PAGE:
The cache invalidation event can also be execution of one of a set of designated cache invalidation instructions. In one embodiment, the set of cache invalidation instructions includes an explicit cache invalidation instruction, such that the sole or primary purpose of the instruction is to invalidate the cache. The set of cache invalidation instructions can also include one or more instructions that each result in execution of a number of operations, wherein cache invalidation is one of the operations triggered by the instruction.

At block 503, the processor unit 102 indicates the cache invalidation event to the cache 104. In response, the cache control module 110 accesses the cache control register 112 to determine the lockout bit reset policy, as indicated by the lockout bit reset policy bits 343. At block 504, the cache control module 110 determines if the lockout bit reset policy is the protect policy or the invalidate policy. If the policy is the invalidate policy, the method flow proceeds to block 505 and the cache control module 110 resets each of the lockout bits at the storage array 115 to a reset state. In an embodiment, the reset state indicates that the corresponding cache line is not locked out. The method flow proceeds to block 507 and the cache control module 110 resets the lockout reset policy bits to a reset state. In an embodiment, the reset state for the lockout reset policy bits is the invalidate state.

Returning to block 504, if the cache control module 110 determines that the lockout policy is the protect state, the method flow proceeds to block 506 and the cache control module 110 maintains the lockout bits in the state that each bit had when the indication of the reset event was received. The method flow proceeds to block 507 and the cache control module 110 resets the lockout reset policy bits to the reset state.

Other embodiments, uses, and advantages of the disclosure will be apparent to those skilled in the art from consideration of the specification and practice of the disclosure disclosed herein. The specification and drawings should be considered exemplary only, and the scope of the disclosure is accordingly intended to be limited only by the following claims and equivalents thereof.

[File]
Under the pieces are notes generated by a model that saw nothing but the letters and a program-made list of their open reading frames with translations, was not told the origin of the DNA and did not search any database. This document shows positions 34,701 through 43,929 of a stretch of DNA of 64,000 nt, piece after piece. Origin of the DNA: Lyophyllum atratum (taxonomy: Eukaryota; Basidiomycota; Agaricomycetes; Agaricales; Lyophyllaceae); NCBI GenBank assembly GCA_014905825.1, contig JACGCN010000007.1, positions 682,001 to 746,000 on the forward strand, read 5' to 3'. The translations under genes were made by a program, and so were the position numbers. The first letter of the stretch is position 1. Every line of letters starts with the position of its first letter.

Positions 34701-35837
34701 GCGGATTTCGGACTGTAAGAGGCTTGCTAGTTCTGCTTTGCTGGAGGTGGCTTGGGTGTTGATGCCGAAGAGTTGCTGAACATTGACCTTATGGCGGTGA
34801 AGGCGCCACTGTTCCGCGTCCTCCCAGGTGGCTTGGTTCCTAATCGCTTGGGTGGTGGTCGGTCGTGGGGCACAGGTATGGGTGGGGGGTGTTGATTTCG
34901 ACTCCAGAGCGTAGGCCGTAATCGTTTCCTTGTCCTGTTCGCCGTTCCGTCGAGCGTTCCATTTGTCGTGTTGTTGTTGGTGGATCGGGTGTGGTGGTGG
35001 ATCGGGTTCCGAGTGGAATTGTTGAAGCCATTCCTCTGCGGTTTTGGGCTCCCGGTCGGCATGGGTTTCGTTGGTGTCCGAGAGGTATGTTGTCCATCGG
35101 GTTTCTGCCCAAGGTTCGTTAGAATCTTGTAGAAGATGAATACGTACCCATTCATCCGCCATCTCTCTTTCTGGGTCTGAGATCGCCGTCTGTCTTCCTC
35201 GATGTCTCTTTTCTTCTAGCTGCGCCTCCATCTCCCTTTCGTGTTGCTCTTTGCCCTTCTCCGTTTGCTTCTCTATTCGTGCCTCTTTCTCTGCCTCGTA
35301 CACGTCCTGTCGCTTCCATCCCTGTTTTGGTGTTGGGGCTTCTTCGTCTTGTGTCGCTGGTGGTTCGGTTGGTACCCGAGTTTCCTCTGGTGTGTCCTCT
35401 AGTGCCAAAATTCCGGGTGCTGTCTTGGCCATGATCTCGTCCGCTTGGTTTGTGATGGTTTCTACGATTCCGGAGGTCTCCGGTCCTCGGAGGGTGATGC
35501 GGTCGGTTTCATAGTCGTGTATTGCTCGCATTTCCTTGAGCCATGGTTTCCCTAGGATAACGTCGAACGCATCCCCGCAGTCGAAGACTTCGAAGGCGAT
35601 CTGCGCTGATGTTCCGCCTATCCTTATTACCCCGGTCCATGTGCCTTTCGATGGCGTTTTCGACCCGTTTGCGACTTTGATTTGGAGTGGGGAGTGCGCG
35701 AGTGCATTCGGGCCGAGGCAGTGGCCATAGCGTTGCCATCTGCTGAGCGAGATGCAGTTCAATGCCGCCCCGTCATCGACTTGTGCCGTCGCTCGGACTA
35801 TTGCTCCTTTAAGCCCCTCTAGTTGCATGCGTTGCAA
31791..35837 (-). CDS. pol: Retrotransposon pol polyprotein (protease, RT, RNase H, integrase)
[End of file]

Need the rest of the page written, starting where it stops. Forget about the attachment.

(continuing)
Note that not all of the activities or elements described above in the general description are required, that a portion of a specific activity or device may not be required, and that one or more further activities may be performed, or elements included, in addition to those described. Still further, the order in which activities are listed is not necessarily the order in which they are performed.

As used herein, the term “first” can refer to any selected item, and does not necessarily refer to first in time or first in a particular order. Further, a lockout of a cache line refers to placing the cache line in a state whereby the cache line is not used to satisfy a cache access, and a non-locked out cache line refers to a cache line that is able to be used to satisfy the cache access.

Also, the concepts have been described with reference to specific embodiments. However, one of ordinary skill in the art appreciates that various modifications and changes can be made without departing from the scope of the present disclosure as set forth in the claims below. Accordingly, the specification and figures are to be regarded in an illustrative rather than a restrictive sense, and all such modifications are intended to be included within the scope of the present disclosure.

Benefits, other advantages, and solutions to problems have been described above with regard to specific embodiments. However, the benefits, advantages, solutions to problems, and any feature(s) that may cause any benefit, advantage, or solution to occur or become more pronounced are not to be construed as a critical, required, or essential feature of any or all the claims.

Claims (20)

What is claimed is:
1. In a data processing device comprising a processor unit coupled to a cache comprising a plurality of cache lines, a method comprising:
setting a lockout indicator in response to detecting an error at data stored at a first cache line of the plurality of cache lines;
determining a lockout policy based on stored information;
in response to determining the lockout policy is a first policy, maintaining the lockout indicator for the first cache line in the first state in response to a cache invalidation event; and
in response to determining the lockout policy is a second policy, setting the lockout indicator for the first cache line to a second state in response to the cache invalidation event.